Sustainable Nutrition

Sustainable Nutrition

The concept of sustainable power contemplates the consumption of food nutritionally healthy, with a low carbon footprint, in terms of land use and water resources used, with low carbon and nitrogen, attentive to the preservation of biodiversity and ecosystems, rich in local and traditional foods, fair and accessible to all.
This concept can not therefore matter low mileage of food products, from food seasonality and the principle of food sovereignty.
contrary, in fact, the remarkable “progress” of agriculture in the last thirty years, it is clear that current food systems continue to be unsustainable. While, in fact, in the world there is still a billion people going hungry, many more people are overweight or obese, with a total of more than two billion total poorly nourished people. The systems of production and current food consumption should, therefore, undergo some radical changes, focusing on the increase in demand and supply of healthy foods, environmentally, just elaborated from an industrial point of view and cultivated in the traditional areas of origin, in respecting biodiversity and the resources available.
The notion of “sustainable diet” was unthinkable just 300 years ago, when it obtained the majority of the foods from their ecosystems and knowledge and farming practices ensured the conservation and sustainable use of biodiversity is both an agricultural and wildlife.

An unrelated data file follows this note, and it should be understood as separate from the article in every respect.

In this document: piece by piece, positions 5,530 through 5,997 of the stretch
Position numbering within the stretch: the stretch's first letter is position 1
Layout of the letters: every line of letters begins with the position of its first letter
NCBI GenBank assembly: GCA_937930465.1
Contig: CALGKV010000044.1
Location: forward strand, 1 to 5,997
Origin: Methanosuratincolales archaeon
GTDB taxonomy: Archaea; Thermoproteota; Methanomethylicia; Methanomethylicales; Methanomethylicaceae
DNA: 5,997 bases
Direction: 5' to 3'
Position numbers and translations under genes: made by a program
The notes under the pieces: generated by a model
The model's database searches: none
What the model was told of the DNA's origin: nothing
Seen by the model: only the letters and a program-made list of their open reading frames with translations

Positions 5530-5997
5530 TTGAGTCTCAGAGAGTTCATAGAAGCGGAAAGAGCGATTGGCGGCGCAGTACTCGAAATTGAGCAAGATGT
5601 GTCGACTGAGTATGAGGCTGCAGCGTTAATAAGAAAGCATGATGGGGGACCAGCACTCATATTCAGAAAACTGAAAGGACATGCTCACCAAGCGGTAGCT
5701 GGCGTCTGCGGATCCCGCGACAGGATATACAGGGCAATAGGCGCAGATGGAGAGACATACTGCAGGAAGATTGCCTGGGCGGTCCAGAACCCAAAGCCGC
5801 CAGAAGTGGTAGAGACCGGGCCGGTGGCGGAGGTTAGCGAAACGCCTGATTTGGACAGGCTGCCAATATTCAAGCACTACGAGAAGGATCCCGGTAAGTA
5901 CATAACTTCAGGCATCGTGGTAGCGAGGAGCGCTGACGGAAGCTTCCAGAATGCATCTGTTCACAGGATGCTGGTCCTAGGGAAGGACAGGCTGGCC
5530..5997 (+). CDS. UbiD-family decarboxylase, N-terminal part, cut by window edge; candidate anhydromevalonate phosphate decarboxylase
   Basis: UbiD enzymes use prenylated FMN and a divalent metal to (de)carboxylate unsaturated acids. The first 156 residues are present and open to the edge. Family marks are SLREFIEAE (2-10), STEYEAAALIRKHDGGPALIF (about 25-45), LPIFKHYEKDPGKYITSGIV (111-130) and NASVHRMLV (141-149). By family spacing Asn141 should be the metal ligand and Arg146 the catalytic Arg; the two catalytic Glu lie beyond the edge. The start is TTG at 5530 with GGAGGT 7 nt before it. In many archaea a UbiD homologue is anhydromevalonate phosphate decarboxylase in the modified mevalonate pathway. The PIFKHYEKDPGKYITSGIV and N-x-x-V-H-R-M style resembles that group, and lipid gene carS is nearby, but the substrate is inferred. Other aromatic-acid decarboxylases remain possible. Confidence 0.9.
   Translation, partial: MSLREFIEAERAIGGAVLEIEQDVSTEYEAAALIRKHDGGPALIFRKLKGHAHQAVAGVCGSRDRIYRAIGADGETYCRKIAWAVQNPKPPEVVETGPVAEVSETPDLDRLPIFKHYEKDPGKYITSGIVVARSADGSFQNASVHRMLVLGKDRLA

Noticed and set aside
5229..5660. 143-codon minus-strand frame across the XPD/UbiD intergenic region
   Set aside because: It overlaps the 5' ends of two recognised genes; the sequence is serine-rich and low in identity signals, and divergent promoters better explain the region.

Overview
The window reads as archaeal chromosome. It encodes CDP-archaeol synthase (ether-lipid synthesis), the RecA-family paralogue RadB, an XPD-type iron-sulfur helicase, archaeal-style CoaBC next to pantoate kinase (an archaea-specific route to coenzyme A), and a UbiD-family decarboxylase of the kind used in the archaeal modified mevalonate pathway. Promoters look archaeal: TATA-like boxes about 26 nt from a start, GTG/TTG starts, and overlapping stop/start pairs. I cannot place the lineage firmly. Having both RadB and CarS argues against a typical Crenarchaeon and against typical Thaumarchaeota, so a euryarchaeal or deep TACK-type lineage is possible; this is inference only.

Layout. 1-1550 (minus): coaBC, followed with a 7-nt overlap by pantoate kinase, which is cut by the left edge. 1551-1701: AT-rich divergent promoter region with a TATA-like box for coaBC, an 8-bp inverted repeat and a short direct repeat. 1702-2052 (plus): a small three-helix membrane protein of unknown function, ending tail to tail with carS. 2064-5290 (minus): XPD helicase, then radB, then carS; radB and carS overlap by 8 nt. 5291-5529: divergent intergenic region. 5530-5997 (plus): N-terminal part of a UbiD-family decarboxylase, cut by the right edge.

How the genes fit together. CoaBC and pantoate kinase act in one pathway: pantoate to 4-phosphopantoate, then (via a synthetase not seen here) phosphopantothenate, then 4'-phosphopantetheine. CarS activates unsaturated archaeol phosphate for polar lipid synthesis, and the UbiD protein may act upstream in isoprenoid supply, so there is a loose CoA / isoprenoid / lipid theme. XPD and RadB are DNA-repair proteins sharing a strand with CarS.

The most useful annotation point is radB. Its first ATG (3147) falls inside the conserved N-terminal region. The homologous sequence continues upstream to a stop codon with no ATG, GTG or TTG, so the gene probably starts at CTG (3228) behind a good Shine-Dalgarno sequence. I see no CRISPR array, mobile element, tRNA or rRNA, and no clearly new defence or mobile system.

Agriculture and diets have changed dramatically in recent decades, to the point that now the concept of “sustainable diet” seems a novelty. In the early eighties, with “sustainable diet” is intended to dietary recommendations to make the environment and healthier people. Subsequently, modern agriculture and globalization have reduced the attention towards sustainability for the intensification and industrialization of farming systems.
The result was a dramatic increase in the global production of food, without bringing improvements globally in nutrition. The puzzling result today is that the number of undernourished people has reached more than a billion and yet obesity and chronic diseases associated with it, have reached similar figures. If you associate this data to the alarming rate at which ecosystems are deteriorating and biodiversity is being lost, a review of diets is essential.
For thus overcome this social and ecological disaster, it is clear review, indeed affirm anew the concept of sustainable power, as a new frontier and basic principle on which to restructure and review all related policies: from the agricultural to agro-industrial ones up to those food and health.
The direction taken by modern agricultural policies and market is indeed in a different direction and, before the process becomes irreversible, it is necessary for local communities, even before they become aware of the central policies and determination.

Guido Bissanti




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